“High” case fatality rate, a reflection of limited testing capacity
NASSAU, BAHAMAS — The number of confirmed COVID-19 cases in the country is expected to at least double by Easter weekend, according to former Chief Medical Officer Dr Merceline Dahl-Regis.
Dahl-Regis said the projection was based on The Bahamas’ current surge of COVID-19 cases, notwithstanding the nationwide lockdown.
During a live broadcasted press conference, Dahl-Regis said 90 cases are expected by Easter Sunday.
She warned the persistence of large crowds, despite social distancing orders, will continue to peak cases in the country. A five-day complete lockdown will begin today at 8 pm until Tuesday at 6am.
Minister of Health Dr Duane Sands also cautioned the public that the country was nowhere near flattening the curve of the ongoing surge.
The Bahamas’ case fatality rate (CFR) is well over 17 percent, more than quadruple the global projected rate of four percent.
National HIV/AIDS and Infectious Disease Programme Director Dr Nikkiah Forbes explained the high CFR is a reflection of the government’s ability to perform widespread testing.
There were four new cases confirmed today, among them a 51-year-old woman from Grand Bahama.
The woman died on Monday, and tested positively for the virus after her death.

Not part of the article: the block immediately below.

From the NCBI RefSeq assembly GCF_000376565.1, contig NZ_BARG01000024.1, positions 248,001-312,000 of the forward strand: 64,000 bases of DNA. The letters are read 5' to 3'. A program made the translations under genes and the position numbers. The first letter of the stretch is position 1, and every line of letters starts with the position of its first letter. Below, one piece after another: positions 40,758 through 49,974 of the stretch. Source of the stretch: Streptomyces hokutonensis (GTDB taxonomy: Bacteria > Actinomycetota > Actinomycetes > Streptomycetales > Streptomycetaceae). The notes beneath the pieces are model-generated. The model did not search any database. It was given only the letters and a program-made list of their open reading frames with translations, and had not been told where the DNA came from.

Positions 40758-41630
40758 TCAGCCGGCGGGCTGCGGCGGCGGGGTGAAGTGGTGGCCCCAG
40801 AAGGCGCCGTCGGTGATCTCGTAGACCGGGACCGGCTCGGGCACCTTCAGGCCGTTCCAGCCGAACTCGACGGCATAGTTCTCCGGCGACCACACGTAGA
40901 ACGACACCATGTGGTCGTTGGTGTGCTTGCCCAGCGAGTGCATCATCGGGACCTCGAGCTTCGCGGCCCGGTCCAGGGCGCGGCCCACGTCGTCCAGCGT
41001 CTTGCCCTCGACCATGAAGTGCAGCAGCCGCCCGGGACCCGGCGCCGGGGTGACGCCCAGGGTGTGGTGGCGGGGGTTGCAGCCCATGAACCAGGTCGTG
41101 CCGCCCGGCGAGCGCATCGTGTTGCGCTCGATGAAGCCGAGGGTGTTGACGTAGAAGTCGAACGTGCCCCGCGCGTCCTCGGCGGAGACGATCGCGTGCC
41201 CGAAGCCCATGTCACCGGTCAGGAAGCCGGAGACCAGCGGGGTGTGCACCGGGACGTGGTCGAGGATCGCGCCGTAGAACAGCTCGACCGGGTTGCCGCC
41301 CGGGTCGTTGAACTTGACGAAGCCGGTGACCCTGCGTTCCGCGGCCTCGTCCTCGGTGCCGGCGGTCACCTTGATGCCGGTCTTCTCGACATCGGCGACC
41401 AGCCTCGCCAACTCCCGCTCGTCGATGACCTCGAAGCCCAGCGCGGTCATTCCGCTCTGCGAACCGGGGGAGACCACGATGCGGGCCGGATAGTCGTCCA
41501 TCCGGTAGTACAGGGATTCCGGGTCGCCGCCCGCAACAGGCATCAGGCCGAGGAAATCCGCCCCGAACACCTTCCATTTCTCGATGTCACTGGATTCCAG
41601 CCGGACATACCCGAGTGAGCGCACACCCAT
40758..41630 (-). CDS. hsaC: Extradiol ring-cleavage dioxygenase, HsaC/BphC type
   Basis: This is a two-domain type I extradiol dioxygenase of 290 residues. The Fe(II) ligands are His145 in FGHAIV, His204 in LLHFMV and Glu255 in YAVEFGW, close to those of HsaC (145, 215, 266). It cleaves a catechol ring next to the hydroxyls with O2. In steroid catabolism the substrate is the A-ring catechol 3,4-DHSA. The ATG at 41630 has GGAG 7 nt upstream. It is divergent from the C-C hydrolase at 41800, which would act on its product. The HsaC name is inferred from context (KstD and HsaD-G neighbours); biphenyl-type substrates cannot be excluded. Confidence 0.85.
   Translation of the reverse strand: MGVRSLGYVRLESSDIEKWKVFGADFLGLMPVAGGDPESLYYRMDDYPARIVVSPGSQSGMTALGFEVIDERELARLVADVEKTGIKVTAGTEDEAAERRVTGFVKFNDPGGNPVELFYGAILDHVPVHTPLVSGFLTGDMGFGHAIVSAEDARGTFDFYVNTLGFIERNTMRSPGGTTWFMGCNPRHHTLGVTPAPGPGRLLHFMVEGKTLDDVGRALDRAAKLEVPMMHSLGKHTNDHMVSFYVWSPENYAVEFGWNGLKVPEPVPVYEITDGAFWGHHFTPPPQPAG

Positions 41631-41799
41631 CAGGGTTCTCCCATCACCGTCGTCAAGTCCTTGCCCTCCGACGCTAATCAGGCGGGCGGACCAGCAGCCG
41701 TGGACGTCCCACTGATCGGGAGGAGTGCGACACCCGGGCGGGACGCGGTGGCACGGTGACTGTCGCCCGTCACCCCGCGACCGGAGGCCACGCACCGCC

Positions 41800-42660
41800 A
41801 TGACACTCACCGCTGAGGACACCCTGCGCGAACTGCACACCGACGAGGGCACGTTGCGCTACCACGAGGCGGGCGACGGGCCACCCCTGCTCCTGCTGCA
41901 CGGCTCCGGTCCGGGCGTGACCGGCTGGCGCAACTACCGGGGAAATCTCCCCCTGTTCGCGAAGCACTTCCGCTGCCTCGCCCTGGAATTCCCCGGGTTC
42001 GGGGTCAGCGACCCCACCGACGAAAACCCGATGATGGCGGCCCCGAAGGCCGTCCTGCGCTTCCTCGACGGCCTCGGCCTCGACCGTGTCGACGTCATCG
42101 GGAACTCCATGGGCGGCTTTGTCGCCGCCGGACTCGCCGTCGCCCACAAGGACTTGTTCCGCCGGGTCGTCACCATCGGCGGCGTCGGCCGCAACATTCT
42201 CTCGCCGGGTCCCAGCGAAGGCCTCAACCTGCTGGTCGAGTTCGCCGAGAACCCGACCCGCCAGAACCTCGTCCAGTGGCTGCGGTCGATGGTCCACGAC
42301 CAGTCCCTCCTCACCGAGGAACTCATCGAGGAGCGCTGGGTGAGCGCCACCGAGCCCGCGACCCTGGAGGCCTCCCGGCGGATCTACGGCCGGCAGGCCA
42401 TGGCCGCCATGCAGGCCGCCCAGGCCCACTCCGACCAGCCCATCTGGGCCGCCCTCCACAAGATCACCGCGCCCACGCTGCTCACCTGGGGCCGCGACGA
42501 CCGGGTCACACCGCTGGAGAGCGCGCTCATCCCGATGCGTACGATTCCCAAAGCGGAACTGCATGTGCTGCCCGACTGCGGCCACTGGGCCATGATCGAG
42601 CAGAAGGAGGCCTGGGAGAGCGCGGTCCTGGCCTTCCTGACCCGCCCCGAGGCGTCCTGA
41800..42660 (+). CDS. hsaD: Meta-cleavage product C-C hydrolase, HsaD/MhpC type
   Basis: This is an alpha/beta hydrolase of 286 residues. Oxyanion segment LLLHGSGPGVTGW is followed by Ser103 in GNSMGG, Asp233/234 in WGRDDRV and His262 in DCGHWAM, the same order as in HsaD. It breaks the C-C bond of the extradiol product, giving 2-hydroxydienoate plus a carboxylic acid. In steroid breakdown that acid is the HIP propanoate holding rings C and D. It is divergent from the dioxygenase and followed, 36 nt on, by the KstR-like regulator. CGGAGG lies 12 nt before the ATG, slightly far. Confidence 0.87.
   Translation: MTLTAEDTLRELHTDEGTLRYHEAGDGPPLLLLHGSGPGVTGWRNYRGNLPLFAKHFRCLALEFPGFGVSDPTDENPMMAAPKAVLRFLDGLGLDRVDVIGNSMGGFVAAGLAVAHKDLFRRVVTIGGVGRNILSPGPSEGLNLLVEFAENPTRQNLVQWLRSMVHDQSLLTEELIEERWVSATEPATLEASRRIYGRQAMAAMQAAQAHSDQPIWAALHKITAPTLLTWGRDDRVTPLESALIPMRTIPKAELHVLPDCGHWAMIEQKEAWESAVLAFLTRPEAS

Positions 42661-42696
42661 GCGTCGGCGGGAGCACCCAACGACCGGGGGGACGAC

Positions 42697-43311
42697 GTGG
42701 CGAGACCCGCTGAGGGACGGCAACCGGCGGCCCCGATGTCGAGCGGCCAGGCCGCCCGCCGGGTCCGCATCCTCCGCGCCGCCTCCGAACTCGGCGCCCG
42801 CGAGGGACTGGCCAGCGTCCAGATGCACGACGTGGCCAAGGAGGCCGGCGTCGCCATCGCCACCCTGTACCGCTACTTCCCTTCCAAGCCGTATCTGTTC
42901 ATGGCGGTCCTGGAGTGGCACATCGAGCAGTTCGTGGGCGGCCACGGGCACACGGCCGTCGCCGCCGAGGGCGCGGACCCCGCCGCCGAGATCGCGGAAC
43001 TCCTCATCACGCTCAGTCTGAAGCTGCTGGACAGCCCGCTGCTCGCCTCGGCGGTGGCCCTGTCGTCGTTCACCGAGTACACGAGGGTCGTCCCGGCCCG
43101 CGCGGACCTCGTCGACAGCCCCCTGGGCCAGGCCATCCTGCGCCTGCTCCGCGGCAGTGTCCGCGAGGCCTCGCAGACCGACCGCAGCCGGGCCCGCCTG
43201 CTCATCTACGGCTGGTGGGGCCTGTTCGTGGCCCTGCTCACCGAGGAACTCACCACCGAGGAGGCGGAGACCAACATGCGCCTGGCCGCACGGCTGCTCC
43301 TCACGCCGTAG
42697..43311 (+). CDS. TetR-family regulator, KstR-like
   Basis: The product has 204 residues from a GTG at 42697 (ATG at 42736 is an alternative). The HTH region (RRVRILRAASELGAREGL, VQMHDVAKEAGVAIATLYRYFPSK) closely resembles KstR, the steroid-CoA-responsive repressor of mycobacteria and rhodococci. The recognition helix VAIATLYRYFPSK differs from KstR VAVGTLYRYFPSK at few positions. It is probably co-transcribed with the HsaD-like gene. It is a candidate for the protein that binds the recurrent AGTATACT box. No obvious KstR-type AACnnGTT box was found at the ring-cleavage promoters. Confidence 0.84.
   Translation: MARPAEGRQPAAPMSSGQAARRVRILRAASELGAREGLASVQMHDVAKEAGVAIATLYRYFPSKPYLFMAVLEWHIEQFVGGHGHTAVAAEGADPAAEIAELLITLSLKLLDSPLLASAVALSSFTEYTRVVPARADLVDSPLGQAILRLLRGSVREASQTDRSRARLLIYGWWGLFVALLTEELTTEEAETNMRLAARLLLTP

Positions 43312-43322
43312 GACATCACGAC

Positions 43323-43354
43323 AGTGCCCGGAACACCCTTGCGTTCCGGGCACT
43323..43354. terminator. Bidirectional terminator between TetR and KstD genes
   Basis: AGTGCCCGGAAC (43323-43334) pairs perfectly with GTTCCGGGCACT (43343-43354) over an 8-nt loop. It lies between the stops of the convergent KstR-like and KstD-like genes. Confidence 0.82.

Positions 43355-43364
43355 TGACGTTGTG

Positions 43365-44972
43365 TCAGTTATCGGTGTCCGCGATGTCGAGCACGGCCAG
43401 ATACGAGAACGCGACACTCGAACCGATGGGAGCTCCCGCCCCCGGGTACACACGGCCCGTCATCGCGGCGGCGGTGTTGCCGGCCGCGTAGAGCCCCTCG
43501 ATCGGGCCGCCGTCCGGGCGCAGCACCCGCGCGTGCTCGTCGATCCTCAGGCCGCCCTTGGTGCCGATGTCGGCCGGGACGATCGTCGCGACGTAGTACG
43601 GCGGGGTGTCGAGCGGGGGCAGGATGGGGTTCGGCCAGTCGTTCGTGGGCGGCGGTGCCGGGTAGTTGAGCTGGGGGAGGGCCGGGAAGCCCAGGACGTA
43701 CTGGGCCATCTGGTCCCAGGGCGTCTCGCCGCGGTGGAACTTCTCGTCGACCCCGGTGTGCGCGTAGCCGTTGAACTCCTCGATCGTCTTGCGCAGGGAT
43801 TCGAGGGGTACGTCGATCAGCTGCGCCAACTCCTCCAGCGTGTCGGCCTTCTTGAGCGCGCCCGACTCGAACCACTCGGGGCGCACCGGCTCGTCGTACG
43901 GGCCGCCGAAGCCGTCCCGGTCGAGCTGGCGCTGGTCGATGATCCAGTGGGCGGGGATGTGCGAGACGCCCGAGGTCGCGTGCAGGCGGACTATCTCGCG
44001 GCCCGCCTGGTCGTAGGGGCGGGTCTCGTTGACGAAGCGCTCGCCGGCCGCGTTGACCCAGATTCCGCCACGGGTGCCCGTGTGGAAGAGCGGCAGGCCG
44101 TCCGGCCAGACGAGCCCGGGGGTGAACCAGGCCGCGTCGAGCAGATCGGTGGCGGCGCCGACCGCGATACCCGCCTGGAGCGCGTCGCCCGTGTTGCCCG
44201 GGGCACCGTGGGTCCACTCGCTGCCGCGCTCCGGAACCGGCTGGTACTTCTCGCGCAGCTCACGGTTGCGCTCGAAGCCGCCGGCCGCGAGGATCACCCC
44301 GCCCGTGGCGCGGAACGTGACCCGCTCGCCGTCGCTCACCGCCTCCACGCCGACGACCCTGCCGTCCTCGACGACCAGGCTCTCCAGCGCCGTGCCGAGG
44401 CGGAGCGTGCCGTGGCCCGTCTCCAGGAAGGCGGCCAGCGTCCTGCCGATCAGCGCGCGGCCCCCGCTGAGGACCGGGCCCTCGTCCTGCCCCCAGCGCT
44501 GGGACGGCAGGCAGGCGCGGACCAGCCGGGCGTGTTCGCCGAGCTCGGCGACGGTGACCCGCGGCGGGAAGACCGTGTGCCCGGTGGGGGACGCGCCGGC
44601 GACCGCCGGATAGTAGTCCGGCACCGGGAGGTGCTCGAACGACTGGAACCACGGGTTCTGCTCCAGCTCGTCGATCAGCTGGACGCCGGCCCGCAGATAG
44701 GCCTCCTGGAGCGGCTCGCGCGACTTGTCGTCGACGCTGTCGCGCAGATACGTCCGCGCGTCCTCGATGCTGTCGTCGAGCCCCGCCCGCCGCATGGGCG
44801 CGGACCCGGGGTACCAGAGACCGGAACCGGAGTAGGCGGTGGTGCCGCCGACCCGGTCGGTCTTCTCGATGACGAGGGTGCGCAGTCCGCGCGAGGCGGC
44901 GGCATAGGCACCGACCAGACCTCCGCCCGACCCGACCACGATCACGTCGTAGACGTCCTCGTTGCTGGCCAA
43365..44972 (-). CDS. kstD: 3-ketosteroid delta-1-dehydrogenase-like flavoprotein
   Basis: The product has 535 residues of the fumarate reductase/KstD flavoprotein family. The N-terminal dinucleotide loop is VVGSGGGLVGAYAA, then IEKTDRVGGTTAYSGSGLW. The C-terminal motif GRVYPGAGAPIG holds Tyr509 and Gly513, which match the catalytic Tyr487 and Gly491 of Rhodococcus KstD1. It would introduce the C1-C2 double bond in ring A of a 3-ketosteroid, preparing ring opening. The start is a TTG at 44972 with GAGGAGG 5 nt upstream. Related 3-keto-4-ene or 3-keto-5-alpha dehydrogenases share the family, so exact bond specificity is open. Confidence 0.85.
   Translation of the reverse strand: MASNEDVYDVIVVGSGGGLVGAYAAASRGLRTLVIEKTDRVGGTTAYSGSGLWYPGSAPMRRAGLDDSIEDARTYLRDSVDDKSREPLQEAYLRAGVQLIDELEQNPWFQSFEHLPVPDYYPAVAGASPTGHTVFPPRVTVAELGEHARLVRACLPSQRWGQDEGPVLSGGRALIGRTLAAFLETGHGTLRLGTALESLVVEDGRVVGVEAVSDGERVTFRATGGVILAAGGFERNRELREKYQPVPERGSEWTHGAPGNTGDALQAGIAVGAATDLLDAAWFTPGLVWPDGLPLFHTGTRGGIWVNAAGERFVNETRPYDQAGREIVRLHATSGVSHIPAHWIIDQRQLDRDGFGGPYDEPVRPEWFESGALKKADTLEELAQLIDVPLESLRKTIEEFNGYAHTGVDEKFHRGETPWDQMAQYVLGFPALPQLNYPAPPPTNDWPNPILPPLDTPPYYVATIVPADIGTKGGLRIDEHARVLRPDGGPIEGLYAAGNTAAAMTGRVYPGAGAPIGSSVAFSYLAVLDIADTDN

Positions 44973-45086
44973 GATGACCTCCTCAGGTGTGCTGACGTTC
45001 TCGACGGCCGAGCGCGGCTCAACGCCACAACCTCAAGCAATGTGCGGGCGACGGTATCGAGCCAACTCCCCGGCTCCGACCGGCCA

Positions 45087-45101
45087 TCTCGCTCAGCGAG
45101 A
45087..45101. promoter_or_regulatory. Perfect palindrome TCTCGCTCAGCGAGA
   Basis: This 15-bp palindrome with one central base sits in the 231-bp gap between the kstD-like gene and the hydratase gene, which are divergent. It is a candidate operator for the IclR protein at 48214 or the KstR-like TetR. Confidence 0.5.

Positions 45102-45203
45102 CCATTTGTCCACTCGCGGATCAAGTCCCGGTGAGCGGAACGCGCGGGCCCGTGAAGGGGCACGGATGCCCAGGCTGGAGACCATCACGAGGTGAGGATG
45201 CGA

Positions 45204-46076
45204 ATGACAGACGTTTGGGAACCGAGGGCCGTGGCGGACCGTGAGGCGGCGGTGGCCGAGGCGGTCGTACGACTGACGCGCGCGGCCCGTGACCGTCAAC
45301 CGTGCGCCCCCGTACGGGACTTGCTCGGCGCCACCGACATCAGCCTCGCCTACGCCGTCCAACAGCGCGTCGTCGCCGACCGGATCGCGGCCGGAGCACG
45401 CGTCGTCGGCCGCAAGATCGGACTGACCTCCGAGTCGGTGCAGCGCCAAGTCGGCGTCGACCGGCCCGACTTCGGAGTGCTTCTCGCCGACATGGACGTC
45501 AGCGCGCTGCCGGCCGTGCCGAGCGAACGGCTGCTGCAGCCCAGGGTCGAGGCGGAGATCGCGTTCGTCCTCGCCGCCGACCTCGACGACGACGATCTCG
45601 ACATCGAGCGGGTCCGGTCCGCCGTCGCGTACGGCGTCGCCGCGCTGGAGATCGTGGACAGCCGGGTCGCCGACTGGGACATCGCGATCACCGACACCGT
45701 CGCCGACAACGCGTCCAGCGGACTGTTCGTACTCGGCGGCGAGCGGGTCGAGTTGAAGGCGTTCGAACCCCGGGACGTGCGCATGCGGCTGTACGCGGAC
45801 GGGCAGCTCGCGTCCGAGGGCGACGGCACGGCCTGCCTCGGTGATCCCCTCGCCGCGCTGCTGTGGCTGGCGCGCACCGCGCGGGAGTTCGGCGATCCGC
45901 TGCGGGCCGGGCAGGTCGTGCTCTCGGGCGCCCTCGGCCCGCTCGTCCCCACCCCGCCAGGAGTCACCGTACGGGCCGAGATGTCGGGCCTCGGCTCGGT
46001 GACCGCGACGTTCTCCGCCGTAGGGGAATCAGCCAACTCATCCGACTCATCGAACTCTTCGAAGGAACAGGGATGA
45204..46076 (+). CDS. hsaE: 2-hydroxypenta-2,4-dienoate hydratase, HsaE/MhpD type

“Definitely, the mortality rate you are seeing is a reflection of our ability to do widespread testing,” Forbes said.
“We are somewhat limited as this time and we are working on building our testing capacity.
“Additionally, those cases that did pass on — God rest their souls — they were older in age and they had another medical comorbidities such as diabetes and hypertension; obesity and lung problems like asthma.
“I have no doubt that as we increase our capacity to do testing, we will see that mortality rate balance out, but this is a reflection of a section of the population that we have been able to test — those with moderate and severe manifestations.”
A total of 393 people had been tested as of Wednesday.
To date, there have been 40 confirmed cases of the virus.
Seven people have died, with their ages ranging from 51 to 90.
Health minister Dr Duane Sands said while officials could not categorically attribute high death rate to age and underlying health issues explains the high mortality rate, it is definitely a factor.
The minister said when officials are able to ramp up testing, more testing will be done.
According to Sands, the categories of people with the highest risk of contracting the virus include the elderly and those with underlying health issues, including cancer and other immune-compromised patients; those with chronic and non-communicable disease and pregnant women.
The minister said two in every five Bahamians have at least three non-communicable diseases, increasing their risk of death if infected with COVID-19.
“The means if one of us contract COVID-19, and he hypertension, diabetes and heart disease, that person could very likely die,” Sands said.
According to officials, 47 percent of the local population suffers from high blood pressure, while 26 percent have diabetes.